Life is better when you have a Sauna
The Sauna is a living institution in Finland. It is said there are more than 3 million saunas for the 5.5 million people in Finland. That’s more than the total number of cars in Finland. The Finns I’ve met along the way tell me the Sauna is an expression of lifestyle in the family or is frequently used as a tool for business to improve client relations.
For outsiders to Finnish culture, the Sauna may have only really been seen in their upmarket Gym or when staying at a nice hotel spa. The thought for most of having a Sauna at their home could feel alien to the majority of humans living on Earth. And yet the average family in Finland will have at least two saunas, one in town and one in the country cottage. You have to understand the Finns aren’t short of a few Bob; so having a cottage in the country is very common among its well educated, wealthy, homogenous population.
To truly understand the Sauna and the Finnish culture of Sauna I tried my best to immerse myself in the experience when and where I found it in Finland. Although this wasn’t going to be too difficult as I found the Sauna to be everywhere I went. From the humble city apartment to the numerous hotels and public locations. The hardest part of trying to understand the Finnish culture of the sauna was breaking the ice with the average Finn who is infamous for being people who naturally socially distance well before there was any Pandemic and arent well known for small talk.
Unless it’s a modern electric sauna - which is what you will find in all city apartments in Finland, the traditional sauna is heated with dry wood, Alder, Aspen, birch or even pine. In the old days heating the sauna used to be the work of women, but now it's generally the work of men and in Finnish tradition, a matter of honour to them. It is said that every Finnish man knows how to build “The best Sauna” and how to heat it and that of course, the best sauna is the sauna that he built himself.
In Finland, it is said all saunas are different and if they have been individually made then each one is unique. However, there are various types of sauna and thankfully the best place in the world to experiment with the different types of sauna is of course in Finland.
Also called savasana or savu sauna, the smoke sauna is the oldest and most traditional type of Finnish sauna that has been used to be a thousand years. It is a log house with a big stove but no chimney, only some shutters (lakeinen) to let some of the smoke out. The sauna is heated for hours, once the room reaches the right temperature “the häkälöyly”, the fire is put out and the room is ventilated. The room is designed such that it is able to retain heat for quite some time after the fire is put out. The smoke will make the interior completely black. All shutters and the door is kept open to let the harmful fumes and carbon monoxide are able to get out.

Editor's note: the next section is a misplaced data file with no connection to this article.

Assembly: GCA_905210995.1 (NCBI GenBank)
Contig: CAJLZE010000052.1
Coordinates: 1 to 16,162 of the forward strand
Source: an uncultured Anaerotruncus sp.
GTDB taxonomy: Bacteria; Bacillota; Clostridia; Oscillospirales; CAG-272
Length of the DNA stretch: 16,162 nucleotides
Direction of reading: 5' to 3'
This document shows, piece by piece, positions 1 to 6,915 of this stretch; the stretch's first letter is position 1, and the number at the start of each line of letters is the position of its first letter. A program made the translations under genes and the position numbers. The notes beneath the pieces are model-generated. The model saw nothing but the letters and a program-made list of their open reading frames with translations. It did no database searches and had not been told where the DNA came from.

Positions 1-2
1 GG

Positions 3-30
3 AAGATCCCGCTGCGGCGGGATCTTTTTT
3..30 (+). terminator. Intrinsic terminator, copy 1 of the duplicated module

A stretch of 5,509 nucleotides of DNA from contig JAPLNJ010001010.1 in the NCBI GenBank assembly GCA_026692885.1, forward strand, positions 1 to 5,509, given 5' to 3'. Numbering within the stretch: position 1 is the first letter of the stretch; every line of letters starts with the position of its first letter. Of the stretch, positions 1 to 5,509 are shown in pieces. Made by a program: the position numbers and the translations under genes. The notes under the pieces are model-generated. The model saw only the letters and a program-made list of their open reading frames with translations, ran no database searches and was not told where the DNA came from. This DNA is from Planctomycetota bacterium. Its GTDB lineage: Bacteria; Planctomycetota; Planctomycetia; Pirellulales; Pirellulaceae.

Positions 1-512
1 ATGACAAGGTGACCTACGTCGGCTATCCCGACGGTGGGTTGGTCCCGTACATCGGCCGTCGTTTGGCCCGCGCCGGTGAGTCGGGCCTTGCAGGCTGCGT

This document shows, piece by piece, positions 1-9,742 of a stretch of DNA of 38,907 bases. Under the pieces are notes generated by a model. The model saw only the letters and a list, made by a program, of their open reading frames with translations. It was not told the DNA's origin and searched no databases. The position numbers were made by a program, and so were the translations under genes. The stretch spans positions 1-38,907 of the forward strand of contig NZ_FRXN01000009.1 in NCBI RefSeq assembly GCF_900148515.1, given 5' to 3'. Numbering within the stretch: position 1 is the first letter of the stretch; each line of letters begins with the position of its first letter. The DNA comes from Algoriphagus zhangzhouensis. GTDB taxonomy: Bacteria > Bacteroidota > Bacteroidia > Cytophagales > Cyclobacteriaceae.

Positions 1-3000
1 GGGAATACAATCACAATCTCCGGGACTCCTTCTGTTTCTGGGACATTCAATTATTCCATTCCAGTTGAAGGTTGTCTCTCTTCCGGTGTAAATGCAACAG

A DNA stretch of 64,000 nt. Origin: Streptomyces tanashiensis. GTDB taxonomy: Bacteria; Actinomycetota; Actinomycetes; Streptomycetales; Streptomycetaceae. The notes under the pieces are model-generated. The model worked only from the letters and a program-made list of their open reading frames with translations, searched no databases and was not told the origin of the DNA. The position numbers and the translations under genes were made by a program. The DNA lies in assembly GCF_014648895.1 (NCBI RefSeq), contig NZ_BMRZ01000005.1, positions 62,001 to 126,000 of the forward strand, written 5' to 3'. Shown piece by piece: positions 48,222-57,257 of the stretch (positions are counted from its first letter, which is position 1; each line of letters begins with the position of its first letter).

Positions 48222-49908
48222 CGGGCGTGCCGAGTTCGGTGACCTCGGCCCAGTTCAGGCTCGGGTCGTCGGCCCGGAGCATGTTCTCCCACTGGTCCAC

Wood burning sauna
Also called a wood stove sauna, a wood-burning sauna works by burning wood in an oven which in turn, heats up stones that can retain and spread heat in the sauna room.
The electric sauna is the most common type of sauna in Finland and works the same as a wood-burning sauna. The key difference is that the oven, or heating element, is powered by electricity rather than by burning wood.
It was in the Lakelands of Finland where I really got to grips with the different array of saunas. Most notably at a destination called Revontuli - a resort that markets itself as a Northern Lights Resort. To get here I travelled up from the beautiful capital city of Helsinki to Jyvaskyla - you may have seen my video on Jyvaskyla before continuing further north-east to the Revontuli. It was here that the local Finns gave me insight into the Sauna culture as well as a place where I was able to sample 6 different saunas. From Smoke Saunas to Tent Saunas I got to see the pros and cons of each - visually the most impressive was a very special glasshouse sauna with a magnificent view of the sky above.
The average Finnish family will aim to take a sauna about twice a week, and traditionally this has been on Wednesdays and on Saturdays. The sauna is the hottest place where people go voluntarily, with temperatures up to +90 C (+ 194 F). The heart of the sauna is the stove built of stones. The Finns call the steam“Löyly” that rises off the stove. The steam that rises off the stove when water is thrown on them is the spirit of the sauna. Up until the 19th-century men and women and children and the servants bathed together in the countryside, strict rules in the community prohibited any indecent behaviour.